Episode 3 of Pachinko starts with Sunja in 1924 cutting kimchi and preparing dinner with her mother. The scene is spliced beautifully with grandma Sunja in 1989 too, although in the past it’s clear our protagonist is feeling under the weather. She’s pregnant.
Sunja shrugs it off as a “bad clam”, but there’s trouble down in the Fish Market. Koh Hansu has been gone for a week and in that time everything has turned chaotic. Prices have gone up, Koh Hansu is nowhere to be seen and Sunja struggles to keep her food down at the smell and sight of seafood.
Eventually Koh Hansu does return, much to the delight of Sunja. She can hardly contain her happiness. She does though, for the sake of their hidden romance, and when they’re alone the pair end up kissing and romancing.
As the rain pours down, Koh Hansu hands over a beautiful pocket watch for her, promising to help her learn how to read the time. With a gift handed over to him, Sunja has a gift for him too – she’s pregnant. He hugs her, confident that they’ll have a boy.
When Sunja mentions marriage though, her whole world comes crumbling down around her. It turns out Koh Hansu has a wife back in Osaka and three daughters too. It’s an arranged marriage, and he’s not in love.
Koh Hansu promises to buy Sunja the biggest house is Yeongdo and do everything he can to make her life perfect- but that won’t include marriage.
Eventually Sunja runs all the way back home, rain lashing down. Before she can reveal the truth to her ma, a stranger arrives at their doorstep with a briefcase full of expensive clothes and books.
The guy’s name is Isak, and he’s one of the Christians coming down from the North. He collapses at the front door, prompting the family to take him inside. It would appear that he has tuberculosis and for now, rests up.
Sunja sobs in silence that night, feeling betrayed. Eventually she does admit the truth to her mother. She’s distraught, especially when she learns that there’s no chance of marriage. Interestingly, Isak happens to be listening from another room, given how thin the walls are.
For now, Sunja heads down to the docks again, preparing to get the ferryboat and have lunch at a noodle shop with a cheerful Isak, who encourages her to join him.
Koh Hansu happens to be there and after an extended, longing glance at one another, they part ways.
At lunch, Isak admits he knows she’s pregnant and suggests offering up her child to a childless family. Sunja bites back, unwilling to give up her baby and pointing out she’ll do anything she can to make sure his life is good – just like Hoonie did for her.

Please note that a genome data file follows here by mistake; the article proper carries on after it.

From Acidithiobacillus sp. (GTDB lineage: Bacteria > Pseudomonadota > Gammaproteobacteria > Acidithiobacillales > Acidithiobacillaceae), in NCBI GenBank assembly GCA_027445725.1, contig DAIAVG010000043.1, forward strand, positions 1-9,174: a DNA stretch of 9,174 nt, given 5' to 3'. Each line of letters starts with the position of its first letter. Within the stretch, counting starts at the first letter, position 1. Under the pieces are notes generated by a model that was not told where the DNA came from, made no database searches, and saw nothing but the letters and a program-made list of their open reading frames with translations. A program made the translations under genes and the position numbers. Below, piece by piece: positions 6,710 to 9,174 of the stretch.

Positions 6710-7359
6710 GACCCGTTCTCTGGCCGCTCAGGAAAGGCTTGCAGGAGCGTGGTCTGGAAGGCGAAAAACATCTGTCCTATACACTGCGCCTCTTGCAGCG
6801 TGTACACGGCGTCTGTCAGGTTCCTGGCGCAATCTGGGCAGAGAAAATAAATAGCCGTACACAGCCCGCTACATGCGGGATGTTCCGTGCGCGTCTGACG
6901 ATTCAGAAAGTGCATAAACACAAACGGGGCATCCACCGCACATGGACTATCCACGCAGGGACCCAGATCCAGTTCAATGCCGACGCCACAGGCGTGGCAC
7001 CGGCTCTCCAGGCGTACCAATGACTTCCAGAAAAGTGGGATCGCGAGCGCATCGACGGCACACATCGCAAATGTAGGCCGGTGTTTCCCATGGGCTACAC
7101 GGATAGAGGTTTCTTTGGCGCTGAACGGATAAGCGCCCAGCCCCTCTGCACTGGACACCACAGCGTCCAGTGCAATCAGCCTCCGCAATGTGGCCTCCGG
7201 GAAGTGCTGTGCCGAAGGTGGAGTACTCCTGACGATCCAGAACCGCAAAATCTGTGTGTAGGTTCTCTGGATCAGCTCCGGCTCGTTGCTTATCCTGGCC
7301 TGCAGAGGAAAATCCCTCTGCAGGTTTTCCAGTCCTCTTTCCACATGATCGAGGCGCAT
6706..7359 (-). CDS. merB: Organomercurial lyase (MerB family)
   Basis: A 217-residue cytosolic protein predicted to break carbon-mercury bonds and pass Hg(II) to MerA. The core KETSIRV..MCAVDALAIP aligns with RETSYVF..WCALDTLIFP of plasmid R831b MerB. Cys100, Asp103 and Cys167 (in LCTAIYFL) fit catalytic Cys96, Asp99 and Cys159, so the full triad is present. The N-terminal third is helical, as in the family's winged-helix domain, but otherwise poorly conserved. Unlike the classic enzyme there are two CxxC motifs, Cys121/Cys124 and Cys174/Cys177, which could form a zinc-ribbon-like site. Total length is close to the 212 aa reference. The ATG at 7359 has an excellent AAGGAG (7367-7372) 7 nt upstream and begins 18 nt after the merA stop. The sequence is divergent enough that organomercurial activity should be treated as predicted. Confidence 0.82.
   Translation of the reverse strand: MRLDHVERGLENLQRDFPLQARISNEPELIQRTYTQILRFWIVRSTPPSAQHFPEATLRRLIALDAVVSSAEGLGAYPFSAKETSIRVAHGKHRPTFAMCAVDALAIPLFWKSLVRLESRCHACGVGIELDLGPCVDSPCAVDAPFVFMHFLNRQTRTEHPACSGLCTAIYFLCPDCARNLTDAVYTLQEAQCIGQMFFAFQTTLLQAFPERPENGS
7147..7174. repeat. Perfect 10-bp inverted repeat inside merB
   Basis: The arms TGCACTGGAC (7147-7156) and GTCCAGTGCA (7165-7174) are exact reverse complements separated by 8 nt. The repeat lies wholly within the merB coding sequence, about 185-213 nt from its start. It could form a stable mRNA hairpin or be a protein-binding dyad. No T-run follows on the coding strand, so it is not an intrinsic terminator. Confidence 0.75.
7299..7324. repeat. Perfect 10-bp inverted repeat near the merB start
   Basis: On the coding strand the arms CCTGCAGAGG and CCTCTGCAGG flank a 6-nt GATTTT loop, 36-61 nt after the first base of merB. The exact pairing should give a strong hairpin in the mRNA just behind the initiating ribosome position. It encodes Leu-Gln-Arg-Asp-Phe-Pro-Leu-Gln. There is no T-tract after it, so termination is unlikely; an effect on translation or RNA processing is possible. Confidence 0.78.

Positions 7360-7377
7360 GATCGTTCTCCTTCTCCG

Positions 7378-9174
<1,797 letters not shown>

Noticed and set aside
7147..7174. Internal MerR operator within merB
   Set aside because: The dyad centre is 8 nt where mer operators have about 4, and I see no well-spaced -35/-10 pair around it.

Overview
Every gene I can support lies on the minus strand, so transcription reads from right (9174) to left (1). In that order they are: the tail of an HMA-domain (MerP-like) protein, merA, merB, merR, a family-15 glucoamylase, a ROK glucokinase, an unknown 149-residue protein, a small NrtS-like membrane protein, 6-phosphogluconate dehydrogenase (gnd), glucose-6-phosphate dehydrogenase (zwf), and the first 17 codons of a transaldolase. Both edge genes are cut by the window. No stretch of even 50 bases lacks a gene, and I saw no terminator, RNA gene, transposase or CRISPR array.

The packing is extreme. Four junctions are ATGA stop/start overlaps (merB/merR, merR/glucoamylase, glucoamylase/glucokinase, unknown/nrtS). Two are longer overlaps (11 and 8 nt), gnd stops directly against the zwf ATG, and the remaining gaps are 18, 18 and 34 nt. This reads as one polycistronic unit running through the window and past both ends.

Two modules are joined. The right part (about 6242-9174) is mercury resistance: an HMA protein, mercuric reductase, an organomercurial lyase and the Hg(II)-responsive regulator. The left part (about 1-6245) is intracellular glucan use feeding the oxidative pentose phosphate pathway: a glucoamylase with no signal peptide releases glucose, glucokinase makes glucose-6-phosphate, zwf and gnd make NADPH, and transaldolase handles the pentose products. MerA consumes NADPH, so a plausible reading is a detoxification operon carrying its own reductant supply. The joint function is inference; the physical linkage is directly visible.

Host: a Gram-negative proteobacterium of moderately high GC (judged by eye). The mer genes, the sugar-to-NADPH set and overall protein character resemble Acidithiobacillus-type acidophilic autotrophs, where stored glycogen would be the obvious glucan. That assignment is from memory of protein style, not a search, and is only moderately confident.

In 1989, Kyunghee passes away in the night. It’s a sad moment for the family, who have her cremated and placed up on the mantle back home. Pastor Rhee shows up at the house to say a few words before leaving.
Eventually though, Solomon and Sunja work together and change Kyunghee’s sheets and clear the room out.
While they work, the pair discuss the hotel deal and Solomon concedes defeat. Even with 1 billion won, the woman isn’t budging.
Something about Sunja’s words, and her understanding of how tough the past was, sees Solomon come up with a cunning plan. He decides to bring Sunja along for the ride, urging her to help convince the woman to give up her house.
So off to Tokyo they go, as Sunja and Solomon sit together with this old lady and talk about the past while eating.
They discuss how hard things were during Japan’s colonization, but as the memories come flooding back, Sunja starts crying.
Solomon eventually speaks up about how times have changed and that he’s offering this old lady a fortune. The thing is, the hatred and pain from Koreans toward the Japanese cannot be bought out and this whole scene is so beautifully written, especially when Solomon is reprimanded for looking down on Sunja’s tears. “She earned those tears,” The old lady says.
Sunja can understand the woman’s plight and she wants to die peacefully in her own house. In fact, Sunja takes her side over Solomon. As she prepares to board the train back to Tokyo, Sunja tells Solomon that he’s a good man and she raised him well.
However, there’s still that tinge of ruthlessness that’s clearly been brought on from Koh Hansu’s influence – if he is the father here of course.
When Solomon returns to the office, he learns from Mr Andrews that the woman is going to sell up after all.
Naomi is impressed by Solomon’s tenacity, although the closing of this important deal is tarnished by another call from Hana. She’s not happy for him, and as she starts coughing down the phone, it’s clear that she’s ill.
So why did the Lady sell up? Well, it turns out Sunja has promised her a trip back to their homeland, and she’s going to go too, along with Kyunghee’s ashes.
As the episode closes out, we cut back to 1924 one more time as Isak suggests that Sunja forget about Koh Hansu and instead, turn her attention to him instead. He wants to do right by the baby – and by Sunja. Eventually she nods.
The Episode Review
There are some things money can’t buy and if the story in 1989 is anything to go by, the pain and hurt that the Japanese have inflicted on the Korean people runs deep.
This story has been absolutely fascinating to watch play out, especially the titbits of information about where this story is going and the puzzle pieces we’re missing from the timelines between these two moments.
In 1924, the truth about Koh Hansu comes crashing out and with it, a whole world of pain for Sunja. It’s hard not to feel for the poor girl and now that she’s fatherless, it’s lucky that Isak has come along when he has to help her out.
It would appear that this is who Sunja marries and raises a family with, but again there’s a lot we’re not seeing here.
So far Pachinko has been a brilliant watch, and with next week’s episode clocking in at a little over an hour, it should make for an absolutely fascinating and enthralling watch. Roll on the next chapter!